Spinal and Bulbar Muscular Atrophy (SBMA)
- Kennedy's disease
For details about specimen requirements, please refer to: Specimen Type & Requirements (PDF).
- Blood: 5-10 mL in EDTA, 0.5 mL in EDTA (neonate);
- DNA-minimum 10 ug in 100 uL low TE (pH8.0)
For details about specimen requirements, please refer to: Specimen Type and Requirements
If sample shipment >48 hours, ship on ice.
Spinal and bulbar muscular atrophy (SBMA or Kennedy disease) is an X-linked recessive motor neuron disease that occurs in one in 50,000 males. It is characterized by slowly progressive muscle weakness associated with mild insensitivity to the hormone androgen. Symptoms typically begin between the ages of 20 and 50 years with difficulty walking and a tendency to fall. Some patients have muscle cramps, while others complain of action tremors. Patients often show breast development, testicular atrophy and reduced fertility due to androgen insensitivity. The vast majority of patients with SBMA have a normal life expectancy and do not die from direct complications of their disease.
The principal mutation causing SBMA is an increase in the number of CAG repeats within the androgen receptor (AR) gene located on the X chromosome (specifically Xq11-q12). The normal gene contains a three base pair sequence that is repeated on each X chromosome (called a CAG trinucleotide repeat). Although variable in the general population, the number of repeats is usually inherited without change from generation to generation. In unaffected individuals, this region ranges in size from 9 to 34 repeats, whereas individuals affected with SBMA have 36-66 repeats (full mutation).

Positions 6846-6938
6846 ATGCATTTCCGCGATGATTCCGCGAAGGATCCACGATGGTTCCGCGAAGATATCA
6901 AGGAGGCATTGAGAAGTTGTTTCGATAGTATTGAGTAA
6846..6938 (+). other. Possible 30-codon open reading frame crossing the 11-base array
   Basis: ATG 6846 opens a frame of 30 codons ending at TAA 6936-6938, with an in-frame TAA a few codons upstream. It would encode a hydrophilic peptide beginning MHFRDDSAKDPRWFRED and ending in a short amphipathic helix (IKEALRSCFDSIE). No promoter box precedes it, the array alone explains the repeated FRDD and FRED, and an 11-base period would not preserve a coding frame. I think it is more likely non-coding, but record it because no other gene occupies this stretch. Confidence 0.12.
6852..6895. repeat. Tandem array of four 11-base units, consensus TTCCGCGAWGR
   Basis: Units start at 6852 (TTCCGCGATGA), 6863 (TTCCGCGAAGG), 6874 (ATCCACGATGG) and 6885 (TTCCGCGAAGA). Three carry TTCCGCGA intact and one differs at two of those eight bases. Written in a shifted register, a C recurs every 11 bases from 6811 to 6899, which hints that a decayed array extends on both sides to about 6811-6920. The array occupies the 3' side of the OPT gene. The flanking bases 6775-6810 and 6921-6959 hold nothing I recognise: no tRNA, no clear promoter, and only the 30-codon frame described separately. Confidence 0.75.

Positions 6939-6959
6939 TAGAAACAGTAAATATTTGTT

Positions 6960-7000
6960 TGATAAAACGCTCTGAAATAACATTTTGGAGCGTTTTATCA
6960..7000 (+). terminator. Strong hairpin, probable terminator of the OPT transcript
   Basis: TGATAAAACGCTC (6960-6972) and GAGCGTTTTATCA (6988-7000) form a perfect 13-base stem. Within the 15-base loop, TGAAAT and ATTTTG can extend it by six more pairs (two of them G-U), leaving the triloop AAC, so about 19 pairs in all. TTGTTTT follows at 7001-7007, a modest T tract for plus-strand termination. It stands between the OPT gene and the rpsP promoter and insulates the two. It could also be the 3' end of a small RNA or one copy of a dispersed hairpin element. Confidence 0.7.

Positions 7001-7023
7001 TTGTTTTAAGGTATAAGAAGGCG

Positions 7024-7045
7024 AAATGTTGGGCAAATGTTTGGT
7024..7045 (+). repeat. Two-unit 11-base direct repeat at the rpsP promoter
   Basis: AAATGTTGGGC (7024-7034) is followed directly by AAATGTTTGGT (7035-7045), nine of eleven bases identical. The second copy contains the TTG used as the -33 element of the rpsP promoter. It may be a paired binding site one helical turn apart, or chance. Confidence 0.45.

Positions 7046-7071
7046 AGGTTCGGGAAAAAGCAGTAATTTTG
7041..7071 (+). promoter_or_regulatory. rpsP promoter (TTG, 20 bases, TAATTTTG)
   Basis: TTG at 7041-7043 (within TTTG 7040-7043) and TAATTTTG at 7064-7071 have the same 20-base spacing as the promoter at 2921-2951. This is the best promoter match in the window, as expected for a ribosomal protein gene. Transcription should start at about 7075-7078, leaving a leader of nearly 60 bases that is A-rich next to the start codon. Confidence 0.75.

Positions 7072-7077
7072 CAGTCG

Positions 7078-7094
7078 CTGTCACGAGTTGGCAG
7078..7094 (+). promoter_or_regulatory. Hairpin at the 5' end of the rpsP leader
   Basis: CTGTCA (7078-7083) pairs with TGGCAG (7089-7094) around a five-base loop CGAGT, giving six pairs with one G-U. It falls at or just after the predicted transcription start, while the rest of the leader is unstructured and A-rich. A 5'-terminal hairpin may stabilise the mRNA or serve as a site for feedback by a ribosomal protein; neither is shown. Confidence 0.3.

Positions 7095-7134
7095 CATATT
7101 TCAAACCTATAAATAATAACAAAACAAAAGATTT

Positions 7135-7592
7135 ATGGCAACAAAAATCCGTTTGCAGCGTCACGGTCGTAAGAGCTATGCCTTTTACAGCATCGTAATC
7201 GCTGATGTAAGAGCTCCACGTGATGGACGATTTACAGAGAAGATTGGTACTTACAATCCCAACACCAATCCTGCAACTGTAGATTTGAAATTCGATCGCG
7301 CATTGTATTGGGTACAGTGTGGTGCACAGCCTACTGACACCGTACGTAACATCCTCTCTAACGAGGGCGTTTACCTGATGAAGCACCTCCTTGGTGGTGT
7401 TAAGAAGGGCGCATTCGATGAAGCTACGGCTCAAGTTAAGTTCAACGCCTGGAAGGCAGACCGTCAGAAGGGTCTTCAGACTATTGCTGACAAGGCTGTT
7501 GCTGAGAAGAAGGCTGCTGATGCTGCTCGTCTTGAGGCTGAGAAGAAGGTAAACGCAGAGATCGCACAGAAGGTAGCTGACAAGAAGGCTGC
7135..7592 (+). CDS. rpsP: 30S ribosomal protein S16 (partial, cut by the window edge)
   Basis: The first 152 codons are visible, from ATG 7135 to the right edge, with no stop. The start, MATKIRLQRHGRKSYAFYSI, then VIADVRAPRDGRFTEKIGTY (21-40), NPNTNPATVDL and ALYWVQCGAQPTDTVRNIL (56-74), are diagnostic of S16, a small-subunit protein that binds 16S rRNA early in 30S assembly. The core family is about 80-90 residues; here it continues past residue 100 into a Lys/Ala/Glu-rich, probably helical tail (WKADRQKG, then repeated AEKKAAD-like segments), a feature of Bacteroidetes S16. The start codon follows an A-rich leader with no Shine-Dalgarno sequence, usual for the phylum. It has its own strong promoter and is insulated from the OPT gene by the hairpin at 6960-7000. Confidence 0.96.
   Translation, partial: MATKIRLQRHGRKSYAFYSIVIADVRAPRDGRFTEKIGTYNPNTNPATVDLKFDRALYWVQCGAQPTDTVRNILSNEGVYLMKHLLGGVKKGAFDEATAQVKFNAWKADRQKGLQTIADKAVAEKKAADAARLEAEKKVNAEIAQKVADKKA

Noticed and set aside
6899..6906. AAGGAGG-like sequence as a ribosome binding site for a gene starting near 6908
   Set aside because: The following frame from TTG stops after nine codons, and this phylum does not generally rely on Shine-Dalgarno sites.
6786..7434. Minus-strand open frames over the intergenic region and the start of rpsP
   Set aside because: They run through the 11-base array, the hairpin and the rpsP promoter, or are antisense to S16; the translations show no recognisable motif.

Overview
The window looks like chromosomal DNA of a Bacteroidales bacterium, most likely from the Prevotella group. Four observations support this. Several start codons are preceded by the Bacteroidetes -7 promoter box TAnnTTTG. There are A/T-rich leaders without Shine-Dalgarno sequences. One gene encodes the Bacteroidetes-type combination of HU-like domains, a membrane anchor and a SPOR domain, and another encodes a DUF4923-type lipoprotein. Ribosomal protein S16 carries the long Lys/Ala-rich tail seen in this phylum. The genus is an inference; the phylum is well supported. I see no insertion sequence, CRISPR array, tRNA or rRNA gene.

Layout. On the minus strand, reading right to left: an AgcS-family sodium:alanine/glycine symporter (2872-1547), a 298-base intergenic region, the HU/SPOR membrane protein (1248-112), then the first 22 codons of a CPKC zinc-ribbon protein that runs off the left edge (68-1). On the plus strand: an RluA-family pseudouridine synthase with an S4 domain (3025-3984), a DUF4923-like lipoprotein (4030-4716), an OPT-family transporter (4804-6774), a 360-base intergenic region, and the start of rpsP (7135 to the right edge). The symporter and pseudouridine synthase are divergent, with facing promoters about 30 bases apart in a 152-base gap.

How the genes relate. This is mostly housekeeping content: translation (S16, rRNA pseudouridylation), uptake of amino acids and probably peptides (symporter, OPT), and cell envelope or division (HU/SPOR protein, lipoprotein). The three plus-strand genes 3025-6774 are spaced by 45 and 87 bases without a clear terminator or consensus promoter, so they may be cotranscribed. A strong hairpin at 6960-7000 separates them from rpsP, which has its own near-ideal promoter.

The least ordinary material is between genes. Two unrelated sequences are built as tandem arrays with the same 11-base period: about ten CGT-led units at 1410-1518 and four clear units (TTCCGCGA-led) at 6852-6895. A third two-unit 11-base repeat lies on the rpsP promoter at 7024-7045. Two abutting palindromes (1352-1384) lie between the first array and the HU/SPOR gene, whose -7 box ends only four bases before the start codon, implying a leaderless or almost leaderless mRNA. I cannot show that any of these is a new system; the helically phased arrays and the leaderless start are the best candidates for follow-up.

Males normally have one X chromosome in each cell. If that X chromosome carries the expansion mutation in the AR gene, the boy will have SBMA. Affected males who are fertile pass the expanded gene to each daughter. As a result, all daughters of affected fathers are carriers. Males do not pass an X chromosome to their sons. As a result, the sons of affected fathers do not receive the expanded gene, and are not affected. Females normally have two X chromosomes in each cell. If one X chromosome carries the mutation in the AR gene and the other one does not, the girl will be a carrier of SBMA. Carriers do not have and will not develop SBMA. Carrier females may, however, transmit the repeat expansion in the AR gene to their children. Each son of a carrier mother has a 50 per cent risk of being affected. Each daughter of a carrier mother has a 50 per cent risk of being a carrier.
See related information sheet: Spinal and bulbar muscular atrophy
Spinal and Bulbar Muscular Atrophy
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